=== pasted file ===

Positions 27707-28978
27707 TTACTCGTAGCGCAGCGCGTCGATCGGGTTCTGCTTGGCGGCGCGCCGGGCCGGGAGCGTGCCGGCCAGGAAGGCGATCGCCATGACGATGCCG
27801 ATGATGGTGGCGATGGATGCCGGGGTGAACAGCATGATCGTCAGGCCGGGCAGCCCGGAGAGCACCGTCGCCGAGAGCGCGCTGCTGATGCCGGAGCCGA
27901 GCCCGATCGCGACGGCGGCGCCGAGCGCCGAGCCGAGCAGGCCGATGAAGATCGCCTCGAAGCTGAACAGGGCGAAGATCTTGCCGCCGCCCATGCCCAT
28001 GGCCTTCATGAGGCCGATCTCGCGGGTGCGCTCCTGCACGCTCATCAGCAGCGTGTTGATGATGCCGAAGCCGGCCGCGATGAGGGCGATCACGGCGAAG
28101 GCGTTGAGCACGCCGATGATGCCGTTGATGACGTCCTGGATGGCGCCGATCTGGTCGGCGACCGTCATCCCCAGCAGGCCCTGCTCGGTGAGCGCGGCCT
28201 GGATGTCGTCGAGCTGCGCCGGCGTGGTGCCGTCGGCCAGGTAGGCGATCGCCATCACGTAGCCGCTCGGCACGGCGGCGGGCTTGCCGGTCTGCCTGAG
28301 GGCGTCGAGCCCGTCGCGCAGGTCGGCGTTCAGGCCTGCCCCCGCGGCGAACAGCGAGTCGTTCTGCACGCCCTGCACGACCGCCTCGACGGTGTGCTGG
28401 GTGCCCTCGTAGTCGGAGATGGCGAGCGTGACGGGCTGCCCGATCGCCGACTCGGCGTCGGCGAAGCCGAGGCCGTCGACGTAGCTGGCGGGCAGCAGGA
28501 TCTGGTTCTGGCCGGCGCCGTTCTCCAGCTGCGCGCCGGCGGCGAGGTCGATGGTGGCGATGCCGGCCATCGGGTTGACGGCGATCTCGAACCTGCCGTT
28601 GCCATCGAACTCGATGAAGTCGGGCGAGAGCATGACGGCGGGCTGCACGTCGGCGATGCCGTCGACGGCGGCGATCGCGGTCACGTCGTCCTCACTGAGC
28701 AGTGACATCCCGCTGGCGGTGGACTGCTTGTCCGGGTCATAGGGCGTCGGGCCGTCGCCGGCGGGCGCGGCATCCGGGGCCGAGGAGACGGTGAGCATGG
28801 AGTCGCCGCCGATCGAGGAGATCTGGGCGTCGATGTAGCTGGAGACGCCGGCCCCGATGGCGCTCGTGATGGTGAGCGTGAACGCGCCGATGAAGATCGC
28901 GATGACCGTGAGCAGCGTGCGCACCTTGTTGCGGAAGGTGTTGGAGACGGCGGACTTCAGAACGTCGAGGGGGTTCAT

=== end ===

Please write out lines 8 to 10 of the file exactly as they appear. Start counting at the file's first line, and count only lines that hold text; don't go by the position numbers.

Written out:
28301 GGCGTCGAGCCCGTCGCGCAGGTCGGCGTTCAGGCCTGCCCCCGCGGCGAACAGCGAGTCGTTCTGCACGCCCTGCACGACCGCCTCGACGGTGTGCTGG
28401 GTGCCCTCGTAGTCGGAGATGGCGAGCGTGACGGGCTGCCCGATCGCCGACTCGGCGTCGGCGAAGCCGAGGCCGTCGACGTAGCTGGCGGGCAGCAGGA
28501 TCTGGTTCTGGCCGGCGCCGTTCTCCAGCTGCGCGCCGGCGGCGAGGTCGATGGTGGCGATGCCGGCCATCGGGTTGACGGCGATCTCGAACCTGCCGTT